OMAHA, Neb. (KMTV) — This week you have the opportunity to do something good for our community. Share Omaha is launching its first-ever "Do Good Week."
That means there is a chance to step up for the hundreds of nonprofit organizations that have stepped up for so many metro area residents during this pandemic.
Omaha Home for Boys is just one of the many nonprofits that have been working overtime during this pandemic.
Gage Gano knows what it's like to hit rock bottom.
"I was an habitual drug user. I would do almost any drug that I can get my hands on and I was very deep into alcoholism," Gano recalled.
He also had legal trouble. His probation officer told him about a transitional housing program at OHB called Jacob's Place.
"She was like, it teaches you discipline, they teach you how to save, many useful skills, if you want to go to college they'll set you up for that," Gano said.
Running out of options, he tried it.
"They always push you to do better," Gano shared.
Brandy Gustoff, the Chief Programming Officer at OHB, says that's the purpose.
"To work with young people and families. We want to help them better themselves and become independent whether that be with housing or education. Our whole goal is to help a young person improve their circumstances," Gustoff said.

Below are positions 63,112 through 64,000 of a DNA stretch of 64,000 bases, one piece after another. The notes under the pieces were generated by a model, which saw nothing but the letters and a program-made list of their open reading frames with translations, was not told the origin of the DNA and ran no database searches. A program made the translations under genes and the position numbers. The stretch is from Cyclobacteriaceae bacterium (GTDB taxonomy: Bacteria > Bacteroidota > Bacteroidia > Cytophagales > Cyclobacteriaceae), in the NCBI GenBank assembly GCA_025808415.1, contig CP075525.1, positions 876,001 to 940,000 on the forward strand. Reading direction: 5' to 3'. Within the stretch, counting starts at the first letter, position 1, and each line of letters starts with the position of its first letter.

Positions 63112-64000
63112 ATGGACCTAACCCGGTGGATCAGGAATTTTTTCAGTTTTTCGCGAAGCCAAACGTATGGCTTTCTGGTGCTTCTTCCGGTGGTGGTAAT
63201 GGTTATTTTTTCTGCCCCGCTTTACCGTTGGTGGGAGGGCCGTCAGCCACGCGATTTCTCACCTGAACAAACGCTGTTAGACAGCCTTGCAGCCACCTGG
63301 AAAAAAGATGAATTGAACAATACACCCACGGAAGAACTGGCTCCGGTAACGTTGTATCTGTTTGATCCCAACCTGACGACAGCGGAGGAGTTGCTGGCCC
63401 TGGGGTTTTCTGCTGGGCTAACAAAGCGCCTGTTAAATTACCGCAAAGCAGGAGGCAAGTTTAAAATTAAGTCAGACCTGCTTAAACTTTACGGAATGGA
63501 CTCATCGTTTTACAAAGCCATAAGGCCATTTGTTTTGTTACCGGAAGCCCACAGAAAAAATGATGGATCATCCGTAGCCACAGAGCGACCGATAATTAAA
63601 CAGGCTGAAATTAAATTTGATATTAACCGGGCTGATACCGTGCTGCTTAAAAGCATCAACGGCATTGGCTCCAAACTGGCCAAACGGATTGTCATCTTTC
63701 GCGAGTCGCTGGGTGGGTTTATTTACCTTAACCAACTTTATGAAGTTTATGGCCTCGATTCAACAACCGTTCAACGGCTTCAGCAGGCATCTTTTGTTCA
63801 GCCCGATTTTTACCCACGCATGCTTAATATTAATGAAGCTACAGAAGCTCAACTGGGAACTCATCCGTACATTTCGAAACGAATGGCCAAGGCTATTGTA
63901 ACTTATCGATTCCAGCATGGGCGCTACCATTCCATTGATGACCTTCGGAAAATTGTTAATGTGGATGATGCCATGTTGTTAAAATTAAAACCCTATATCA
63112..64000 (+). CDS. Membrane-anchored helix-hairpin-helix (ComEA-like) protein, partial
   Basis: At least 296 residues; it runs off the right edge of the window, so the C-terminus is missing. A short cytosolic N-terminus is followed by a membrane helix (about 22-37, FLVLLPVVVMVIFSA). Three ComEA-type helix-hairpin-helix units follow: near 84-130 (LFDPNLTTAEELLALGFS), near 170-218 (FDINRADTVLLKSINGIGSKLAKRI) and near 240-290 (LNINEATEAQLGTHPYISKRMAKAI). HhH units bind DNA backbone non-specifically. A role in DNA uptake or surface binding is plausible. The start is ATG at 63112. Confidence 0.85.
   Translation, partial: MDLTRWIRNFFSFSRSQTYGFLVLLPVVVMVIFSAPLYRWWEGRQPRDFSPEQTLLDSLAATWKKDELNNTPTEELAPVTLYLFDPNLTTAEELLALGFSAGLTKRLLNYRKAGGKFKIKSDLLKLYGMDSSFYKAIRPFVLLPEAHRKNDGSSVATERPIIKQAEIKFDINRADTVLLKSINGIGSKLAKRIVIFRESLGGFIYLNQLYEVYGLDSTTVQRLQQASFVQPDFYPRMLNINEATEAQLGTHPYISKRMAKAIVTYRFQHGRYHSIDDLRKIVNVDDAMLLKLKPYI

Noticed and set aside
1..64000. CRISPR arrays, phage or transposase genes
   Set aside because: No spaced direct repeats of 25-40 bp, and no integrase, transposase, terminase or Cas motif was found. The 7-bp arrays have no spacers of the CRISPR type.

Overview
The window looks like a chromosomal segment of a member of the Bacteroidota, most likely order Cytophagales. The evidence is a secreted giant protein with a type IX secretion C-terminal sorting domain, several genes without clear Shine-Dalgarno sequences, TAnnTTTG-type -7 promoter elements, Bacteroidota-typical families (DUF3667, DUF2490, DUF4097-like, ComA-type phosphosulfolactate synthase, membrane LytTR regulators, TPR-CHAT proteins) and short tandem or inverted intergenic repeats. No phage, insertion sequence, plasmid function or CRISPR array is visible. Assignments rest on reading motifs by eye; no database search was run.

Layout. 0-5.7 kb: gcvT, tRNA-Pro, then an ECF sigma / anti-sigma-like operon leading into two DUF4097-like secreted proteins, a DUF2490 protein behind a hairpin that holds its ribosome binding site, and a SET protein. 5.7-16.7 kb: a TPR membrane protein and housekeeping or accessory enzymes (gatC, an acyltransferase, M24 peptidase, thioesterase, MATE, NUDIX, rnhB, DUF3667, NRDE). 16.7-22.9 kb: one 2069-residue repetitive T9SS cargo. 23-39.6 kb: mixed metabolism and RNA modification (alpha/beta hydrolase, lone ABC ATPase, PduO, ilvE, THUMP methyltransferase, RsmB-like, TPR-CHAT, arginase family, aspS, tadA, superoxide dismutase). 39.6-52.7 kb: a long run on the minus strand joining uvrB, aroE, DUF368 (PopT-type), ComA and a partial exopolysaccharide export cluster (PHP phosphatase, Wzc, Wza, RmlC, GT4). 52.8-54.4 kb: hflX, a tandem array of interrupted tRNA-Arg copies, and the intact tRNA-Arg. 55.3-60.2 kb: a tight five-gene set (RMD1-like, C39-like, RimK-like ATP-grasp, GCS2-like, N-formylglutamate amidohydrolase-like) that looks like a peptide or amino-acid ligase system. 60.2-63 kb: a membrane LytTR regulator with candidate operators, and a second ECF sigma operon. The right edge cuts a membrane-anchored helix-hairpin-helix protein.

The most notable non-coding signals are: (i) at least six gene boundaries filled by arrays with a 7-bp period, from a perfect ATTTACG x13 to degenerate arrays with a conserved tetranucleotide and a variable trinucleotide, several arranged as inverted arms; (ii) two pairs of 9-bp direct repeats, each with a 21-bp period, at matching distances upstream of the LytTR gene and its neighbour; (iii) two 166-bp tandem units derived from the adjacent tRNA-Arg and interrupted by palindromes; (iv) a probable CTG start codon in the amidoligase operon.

They work with youth from different walks of life.
"Some single parents, we also see a lot of poverty, we see young people involved in the judicial system as well as wards of the state," said Gustoff.
Clients all face a similar challenge.
"Young people who are really lacking support and that ability to get their needs met," she added.
During the COVID-19 crisis, those needs escalated.
"We saw a lot of young people lose employment, which meant they couldn't pay their rent ...They couldn't pay for their doctor appointments," Gustoff said.
One of the ways OHB has stepped up during this pandemic is to provide emergency food to youth and their families.
Now its focus is mental health.
"Mental health has been a big issue because of that social isolation as well as the feelings it creates when you can't provide for yourself when you've been providing for your food, your rent, your supplies and now you're relying on someone else," Gustoff explained. "From mental health to housing to food, clothing we really stepped up and even now we're still our young people get their needs met."
Marjorie Mass, Executive Director of Share Omaha says that's just what non-profits do.
"We believe nonprofits are the dynamic circle that holds this community together. They fill in the gaps, they address issues that nobody else can and they have been hit hard in 2020," Mass said.
So this Do Good week, Share Omaha wants to show them some love.
"They are clamoring for in-kind durable goods, they're clamoring for new volunteers, of course cash and new donors," Mass said.
Without nonprofits like OHB...
"Honestly, I would imagine myself dead. I really would," Gano admitted.
Gage says he wouldn't be here.
Now he is drug-free, employed and will graduate from the program in six months.
"They strive for you to be happy and they help you in any way, shape or form to do that and it's amazing. If ever I find myself in the dumps there's always someone to talk to," he said.
There are nearly 600 nonprofit organizations you can help this "Do Good Week." To see how you can donate your time, resources or dollars go to ShareOmaha.org.